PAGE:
What’s her BASE rig like?I made a special BASE container for her with my friend Pete Swan out of Lodi, California. It took us about a year-and-a-half and three different prototypes before we got it right. We didn’t fly the first two. The third one is bulky, but it’s very safe. I was the first person flying big wing suits off of cliffs. I fly the biggest wing suit, with Whisper on me I fly a little steeper, but I can still fly quite floaty relative to other wing suiters. And then the opening shock, because I’m still floaty with the big wing suit, isn’t that traumatic on Whisper.
I’ve adapted. I pack a smaller pilot chute. I pack my parachute so it opens slower. It was all a learning process, just like everything people do. These pursuits, you kind of learn as you go. So I learned to pack a little different to slow it down so Whisper had an easy opening.
Did having her on your back present any challenges in flight? We made this special place for Whisper. She rides on my back and the parachute is actually on her back. She’s sandwiched between my back and the parachute. We put her in there and it just barely accepts her. Then I stuff my jackets and layers, and I put that all around Whisper. Then I have a little Platypus, like a little water container that I put under her neck, and I usually have a ziplock bag that I put my snacks in. I put that on the side and blow some air into it. So she has kind of an air bag around her neck. And then her head sticks out of a hole. She’s all clipped in there three times to her double-back harness. She really can’t move. She can move her feat and stuff like that. I do feel her adjust her feet, or shift her body a little bit. And she can move her head. When we watch the video she doesn’t move that much. She looks around. It looks like when she rides in the car. She just looks off to either side. Checks things out. Knows what’s going on. And stays pretty still.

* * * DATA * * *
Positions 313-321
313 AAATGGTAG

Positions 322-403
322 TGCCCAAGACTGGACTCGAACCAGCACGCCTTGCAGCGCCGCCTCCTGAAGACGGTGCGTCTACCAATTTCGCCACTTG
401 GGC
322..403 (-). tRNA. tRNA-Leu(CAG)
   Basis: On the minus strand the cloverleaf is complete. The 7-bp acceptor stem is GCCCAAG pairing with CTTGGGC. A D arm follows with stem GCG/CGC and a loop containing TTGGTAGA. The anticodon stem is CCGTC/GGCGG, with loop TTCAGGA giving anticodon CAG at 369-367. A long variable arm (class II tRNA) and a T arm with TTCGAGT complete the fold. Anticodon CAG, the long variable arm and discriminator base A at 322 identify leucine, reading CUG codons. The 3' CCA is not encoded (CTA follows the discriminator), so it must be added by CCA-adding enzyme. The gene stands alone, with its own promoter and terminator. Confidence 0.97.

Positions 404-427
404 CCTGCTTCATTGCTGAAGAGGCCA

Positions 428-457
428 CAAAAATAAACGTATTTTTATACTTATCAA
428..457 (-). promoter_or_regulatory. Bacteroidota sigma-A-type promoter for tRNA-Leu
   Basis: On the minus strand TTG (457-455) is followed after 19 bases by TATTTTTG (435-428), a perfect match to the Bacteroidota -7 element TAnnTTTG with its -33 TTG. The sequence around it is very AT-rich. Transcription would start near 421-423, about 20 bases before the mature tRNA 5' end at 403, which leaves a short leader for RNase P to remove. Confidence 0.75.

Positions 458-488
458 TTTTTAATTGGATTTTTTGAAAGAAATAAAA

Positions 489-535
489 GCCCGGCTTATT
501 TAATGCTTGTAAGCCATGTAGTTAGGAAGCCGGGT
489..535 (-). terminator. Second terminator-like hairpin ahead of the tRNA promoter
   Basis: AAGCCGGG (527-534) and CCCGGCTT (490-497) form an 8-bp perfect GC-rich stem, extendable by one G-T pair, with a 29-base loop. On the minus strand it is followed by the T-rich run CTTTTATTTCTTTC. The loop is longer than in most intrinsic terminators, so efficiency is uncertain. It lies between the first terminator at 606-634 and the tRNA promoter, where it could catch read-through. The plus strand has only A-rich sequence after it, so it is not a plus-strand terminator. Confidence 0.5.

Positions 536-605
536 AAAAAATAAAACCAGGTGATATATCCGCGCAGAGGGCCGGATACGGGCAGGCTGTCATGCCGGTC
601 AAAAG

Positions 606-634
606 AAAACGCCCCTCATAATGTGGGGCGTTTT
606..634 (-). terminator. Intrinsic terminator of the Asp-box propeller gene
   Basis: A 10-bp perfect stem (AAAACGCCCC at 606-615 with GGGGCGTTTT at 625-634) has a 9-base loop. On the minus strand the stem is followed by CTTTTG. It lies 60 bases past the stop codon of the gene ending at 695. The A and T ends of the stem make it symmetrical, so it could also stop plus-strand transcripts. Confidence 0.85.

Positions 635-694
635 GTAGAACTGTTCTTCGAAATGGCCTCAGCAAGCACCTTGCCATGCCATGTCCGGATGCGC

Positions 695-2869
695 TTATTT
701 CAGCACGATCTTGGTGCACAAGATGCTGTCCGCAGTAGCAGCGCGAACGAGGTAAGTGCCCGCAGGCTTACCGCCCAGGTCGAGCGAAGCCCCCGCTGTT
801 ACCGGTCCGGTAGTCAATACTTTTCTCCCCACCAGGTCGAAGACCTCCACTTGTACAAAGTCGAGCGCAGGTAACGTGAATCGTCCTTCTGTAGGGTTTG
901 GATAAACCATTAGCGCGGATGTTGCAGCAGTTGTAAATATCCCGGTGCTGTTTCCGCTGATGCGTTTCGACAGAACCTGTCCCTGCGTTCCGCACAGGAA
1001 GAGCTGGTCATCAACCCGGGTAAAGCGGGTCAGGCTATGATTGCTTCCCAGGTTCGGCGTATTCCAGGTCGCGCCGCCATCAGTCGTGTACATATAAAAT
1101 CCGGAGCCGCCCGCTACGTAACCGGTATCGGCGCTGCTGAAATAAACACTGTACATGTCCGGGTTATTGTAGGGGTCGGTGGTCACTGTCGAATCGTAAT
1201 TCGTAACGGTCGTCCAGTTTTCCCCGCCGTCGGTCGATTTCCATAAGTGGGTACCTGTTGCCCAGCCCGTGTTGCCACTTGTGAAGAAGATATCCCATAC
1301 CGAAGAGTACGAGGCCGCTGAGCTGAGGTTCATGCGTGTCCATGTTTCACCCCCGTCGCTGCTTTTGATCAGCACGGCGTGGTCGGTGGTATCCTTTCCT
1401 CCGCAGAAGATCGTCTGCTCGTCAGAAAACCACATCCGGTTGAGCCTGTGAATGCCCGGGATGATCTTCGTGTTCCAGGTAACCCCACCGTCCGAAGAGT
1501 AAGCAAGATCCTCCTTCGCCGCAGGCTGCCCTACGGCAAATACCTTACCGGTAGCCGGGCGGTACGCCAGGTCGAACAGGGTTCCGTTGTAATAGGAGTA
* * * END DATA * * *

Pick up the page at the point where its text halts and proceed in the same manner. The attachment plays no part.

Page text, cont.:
What do you say to critics who think you shouldn’t jump with your dog?Dogs don’t live as long as we do. Every day that they’re trapped inside a house is like seven days trapped inside a house for us. Certain people I know will say, “Hey, you’re freaking taking your dog BASE jumping, you lunatic!” But my response is that Whisper wants to come with me. My philosophy is take the dog with you. It’s part of the family. Don’t trap it in the car or at the house all the time. That’s no fun.
Has your opinion changed since you started bringing Whisper along?There’s been a lot of dying in BASE jumping lately. One of my best friends, Sean Leary, and three other friends were killed. It kind of caught up with me a bit after this summer. Last year close to 30 wing suiters died, and I kind of stopped. This is back in September, where I was like “Mmm, something’s not quite right. That’s like, five percent of the wing suiting population just died. And here I am doing it with my dog.” So I started questioning myself.
I really felt it was safe while I was doing it, and I still—I fly in a certain way. I’m more into big mountain flights. I don’t need to be inches away from the wall. I do carve along walls, and maybe I’m five feet from the wall, but I don’t need to be inches from the wall. Five or ten feet is plenty.